Tuesday, January 25, 2011


The Clumber is rectangular in shape possessing massive bone structure and has the appearance of great power. The ideal height for dogs is 18 to 20 inches at the withers and for bitches is 17 to 19 inches at the withers. The ideal length to height is 11 to 9 measured from the withers to the base of the tail and from the floor to the withers. Dogs weigh between 70 and 85 pounds and bitches weigh between 55 and 70 pounds. As an example, a dog that stands 19 inches at the withers is approximately 23.2 inches in length from the withers to the base of the tail.The Clumber is not measured in the ring.

The head is massive with a marked stop and heavy brow. The top skull is flat with a pronounced occiput. A slight furrow runs between the eyes and up through the center of the skull. The muzzle is broad and deep to facilitate retrievingmany species of game. The nose is large, square and colored in shades of brown, which include beige, rose and cherry. The flews of the upper jaware strongly developed and overlap the lower jawto
give a square look when viewed from the side.

There are several acceptable Clumber Spaniel head types that fit the standard description. Some examples are depicted in the following sketches. The Clumber head should not be plain or unappealing. The eyes are dark amber in color, large, soft in expression, and deep set in either a diamond shaped rim or a rim with a “V” on the bottom and a curve on the top. Some haw may show but excessive haw is undesirable. Prominent or round shaped eyes are to be penalized. Excessive tearing or evidence of entropion or ectropion is to be penalized.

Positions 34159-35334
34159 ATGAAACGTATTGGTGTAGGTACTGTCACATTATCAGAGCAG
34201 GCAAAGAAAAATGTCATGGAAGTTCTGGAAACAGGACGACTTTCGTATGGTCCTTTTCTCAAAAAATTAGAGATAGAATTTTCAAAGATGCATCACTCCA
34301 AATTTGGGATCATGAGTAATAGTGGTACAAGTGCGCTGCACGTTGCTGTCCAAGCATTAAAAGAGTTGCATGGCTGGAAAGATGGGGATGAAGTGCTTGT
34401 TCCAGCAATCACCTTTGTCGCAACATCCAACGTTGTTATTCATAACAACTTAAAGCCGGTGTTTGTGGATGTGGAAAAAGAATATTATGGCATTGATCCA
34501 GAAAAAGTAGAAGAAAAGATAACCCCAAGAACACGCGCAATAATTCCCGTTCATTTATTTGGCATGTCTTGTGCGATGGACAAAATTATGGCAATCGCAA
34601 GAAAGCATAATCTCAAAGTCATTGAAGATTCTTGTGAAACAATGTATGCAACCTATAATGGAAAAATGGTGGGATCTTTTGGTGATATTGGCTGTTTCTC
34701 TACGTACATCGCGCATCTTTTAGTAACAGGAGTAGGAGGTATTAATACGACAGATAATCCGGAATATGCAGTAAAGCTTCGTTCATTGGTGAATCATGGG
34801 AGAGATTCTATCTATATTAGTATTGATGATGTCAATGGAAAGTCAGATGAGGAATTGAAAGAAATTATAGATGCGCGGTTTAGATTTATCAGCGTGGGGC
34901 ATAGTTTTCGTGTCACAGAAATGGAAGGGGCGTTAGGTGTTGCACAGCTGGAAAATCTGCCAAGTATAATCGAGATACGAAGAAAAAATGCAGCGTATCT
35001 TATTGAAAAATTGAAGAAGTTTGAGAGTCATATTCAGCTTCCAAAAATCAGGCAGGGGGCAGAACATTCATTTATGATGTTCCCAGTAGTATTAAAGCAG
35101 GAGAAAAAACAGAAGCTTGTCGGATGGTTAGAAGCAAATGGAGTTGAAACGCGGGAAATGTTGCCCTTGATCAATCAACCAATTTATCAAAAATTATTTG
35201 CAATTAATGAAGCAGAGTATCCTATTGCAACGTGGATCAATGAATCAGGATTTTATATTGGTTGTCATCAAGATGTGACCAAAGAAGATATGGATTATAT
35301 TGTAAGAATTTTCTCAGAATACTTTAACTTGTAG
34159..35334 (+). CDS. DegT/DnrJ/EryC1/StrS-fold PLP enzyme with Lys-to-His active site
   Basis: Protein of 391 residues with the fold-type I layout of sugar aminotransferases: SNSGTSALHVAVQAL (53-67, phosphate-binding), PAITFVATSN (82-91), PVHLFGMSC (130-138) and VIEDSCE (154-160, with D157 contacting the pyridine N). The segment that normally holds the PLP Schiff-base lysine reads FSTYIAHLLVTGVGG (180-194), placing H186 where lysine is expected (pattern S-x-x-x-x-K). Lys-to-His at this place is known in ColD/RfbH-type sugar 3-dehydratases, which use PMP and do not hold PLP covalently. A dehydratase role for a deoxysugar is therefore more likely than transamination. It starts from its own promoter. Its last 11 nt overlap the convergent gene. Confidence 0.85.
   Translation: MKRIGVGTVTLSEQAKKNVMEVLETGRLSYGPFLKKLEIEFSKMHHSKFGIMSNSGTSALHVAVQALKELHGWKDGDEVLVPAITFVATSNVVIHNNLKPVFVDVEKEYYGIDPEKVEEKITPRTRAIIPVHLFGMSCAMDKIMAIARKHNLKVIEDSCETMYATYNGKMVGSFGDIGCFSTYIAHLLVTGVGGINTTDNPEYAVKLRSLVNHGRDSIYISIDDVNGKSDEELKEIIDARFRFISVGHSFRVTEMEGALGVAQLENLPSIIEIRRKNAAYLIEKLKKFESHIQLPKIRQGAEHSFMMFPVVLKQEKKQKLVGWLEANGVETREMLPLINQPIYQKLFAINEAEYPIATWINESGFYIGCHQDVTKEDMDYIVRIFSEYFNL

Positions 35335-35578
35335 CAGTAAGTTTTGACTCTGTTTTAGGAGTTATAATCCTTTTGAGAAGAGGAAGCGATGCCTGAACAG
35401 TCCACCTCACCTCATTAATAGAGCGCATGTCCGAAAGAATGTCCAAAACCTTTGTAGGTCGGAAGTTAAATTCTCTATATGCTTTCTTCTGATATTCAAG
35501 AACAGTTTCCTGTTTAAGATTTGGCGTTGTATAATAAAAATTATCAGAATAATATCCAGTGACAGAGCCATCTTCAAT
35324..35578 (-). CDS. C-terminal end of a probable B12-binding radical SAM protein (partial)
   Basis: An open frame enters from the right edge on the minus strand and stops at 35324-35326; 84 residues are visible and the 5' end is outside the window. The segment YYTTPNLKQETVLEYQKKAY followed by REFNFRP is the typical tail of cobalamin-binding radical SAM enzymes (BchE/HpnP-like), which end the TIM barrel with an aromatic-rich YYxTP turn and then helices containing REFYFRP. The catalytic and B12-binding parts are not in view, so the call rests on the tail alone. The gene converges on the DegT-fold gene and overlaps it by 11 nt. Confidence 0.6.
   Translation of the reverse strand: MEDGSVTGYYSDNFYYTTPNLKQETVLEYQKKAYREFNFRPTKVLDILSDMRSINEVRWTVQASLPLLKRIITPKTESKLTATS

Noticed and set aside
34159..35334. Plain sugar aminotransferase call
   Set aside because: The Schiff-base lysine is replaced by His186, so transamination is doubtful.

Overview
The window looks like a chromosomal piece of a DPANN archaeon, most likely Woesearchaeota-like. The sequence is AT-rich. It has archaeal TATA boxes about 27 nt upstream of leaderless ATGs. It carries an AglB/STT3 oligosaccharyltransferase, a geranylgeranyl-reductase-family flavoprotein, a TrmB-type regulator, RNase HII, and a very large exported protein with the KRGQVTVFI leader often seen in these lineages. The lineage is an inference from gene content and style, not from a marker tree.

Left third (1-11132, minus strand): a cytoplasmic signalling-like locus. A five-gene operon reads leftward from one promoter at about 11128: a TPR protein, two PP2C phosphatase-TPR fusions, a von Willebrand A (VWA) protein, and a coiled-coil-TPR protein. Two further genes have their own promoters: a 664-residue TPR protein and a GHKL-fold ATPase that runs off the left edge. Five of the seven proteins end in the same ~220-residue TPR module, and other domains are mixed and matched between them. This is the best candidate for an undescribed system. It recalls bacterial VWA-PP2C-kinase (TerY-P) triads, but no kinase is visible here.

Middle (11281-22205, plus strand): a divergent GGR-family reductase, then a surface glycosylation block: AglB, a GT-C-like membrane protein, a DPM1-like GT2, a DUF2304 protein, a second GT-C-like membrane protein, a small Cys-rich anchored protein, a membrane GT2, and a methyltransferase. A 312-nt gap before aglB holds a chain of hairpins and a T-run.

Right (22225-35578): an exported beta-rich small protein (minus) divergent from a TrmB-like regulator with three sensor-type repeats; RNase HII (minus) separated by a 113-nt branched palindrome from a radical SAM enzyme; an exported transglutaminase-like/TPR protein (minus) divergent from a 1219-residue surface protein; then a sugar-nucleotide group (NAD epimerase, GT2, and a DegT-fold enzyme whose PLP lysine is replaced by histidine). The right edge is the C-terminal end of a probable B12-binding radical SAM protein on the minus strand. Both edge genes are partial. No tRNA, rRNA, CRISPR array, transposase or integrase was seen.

The haw is the nictitating membrane or inner eyelid of the dog, and is a breed characteristic of the Clumber. When the old Clumber Spaniel standards were being written and re-written, there was a great deal of controversy about the presence and amount of haw that should be required on the Clumber. It was generally decided that a moderate amount of haw was necessary to stamp breed type.

Entropion is an inversion or rolling inward of the margin of the eyelid. Conjunctival or corneal irritation causes blinking and tearing. Ectropion is an eversion of the eyelid, characterized by an outward rolling of the eyelid, exposing the conjunctiva to drying, dust and debris.

The ear is attached at about eye level. Degree of alertness, curiosity, level of interest, and mood alter the position of the ear dramatically. Color and markings may alter the perception of ear set. The carriage of the ear changes the expression and can appear to change the shape of the head. Fully alert Clumbers will have a high ear carriage. This illustration depicts the same dog with a relaxed and alert expression.


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